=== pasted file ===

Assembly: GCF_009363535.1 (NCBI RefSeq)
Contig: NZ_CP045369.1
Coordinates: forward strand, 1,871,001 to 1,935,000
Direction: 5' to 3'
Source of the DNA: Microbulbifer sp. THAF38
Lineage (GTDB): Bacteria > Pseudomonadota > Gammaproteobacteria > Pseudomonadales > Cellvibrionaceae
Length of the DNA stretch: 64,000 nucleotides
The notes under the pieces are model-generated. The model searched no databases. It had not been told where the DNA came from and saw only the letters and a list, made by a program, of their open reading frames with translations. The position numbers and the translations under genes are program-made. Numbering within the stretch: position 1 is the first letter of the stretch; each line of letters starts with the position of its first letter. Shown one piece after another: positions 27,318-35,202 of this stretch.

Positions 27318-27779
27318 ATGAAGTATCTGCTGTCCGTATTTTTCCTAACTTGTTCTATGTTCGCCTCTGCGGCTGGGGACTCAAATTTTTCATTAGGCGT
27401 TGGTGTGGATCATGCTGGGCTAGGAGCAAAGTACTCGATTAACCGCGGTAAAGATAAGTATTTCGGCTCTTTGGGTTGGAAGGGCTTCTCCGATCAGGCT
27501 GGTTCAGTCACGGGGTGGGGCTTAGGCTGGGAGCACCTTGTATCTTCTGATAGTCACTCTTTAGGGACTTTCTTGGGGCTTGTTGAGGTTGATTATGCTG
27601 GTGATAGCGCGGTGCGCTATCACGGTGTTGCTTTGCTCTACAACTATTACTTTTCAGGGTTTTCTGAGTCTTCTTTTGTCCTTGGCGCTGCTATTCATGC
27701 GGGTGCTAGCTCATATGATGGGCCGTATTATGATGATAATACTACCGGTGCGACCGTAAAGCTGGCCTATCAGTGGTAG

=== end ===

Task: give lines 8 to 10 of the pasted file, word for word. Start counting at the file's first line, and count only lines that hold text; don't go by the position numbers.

The notes under the pieces are model-generated. The model searched no databases. It had not been told where the DNA came from and saw only the letters and a list, made by a program, of their open reading frames with translations. The position numbers and the translations under genes are program-made. Numbering within the stretch: position 1 is the first letter of the stretch; each line of letters starts with the position of its first letter. Shown one piece after another: positions 27,318-35,202 of this stretch.

Positions 27318-27779
27318 ATGAAGTATCTGCTGTCCGTATTTTTCCTAACTTGTTCTATGTTCGCCTCTGCGGCTGGGGACTCAAATTTTTCATTAGGCGT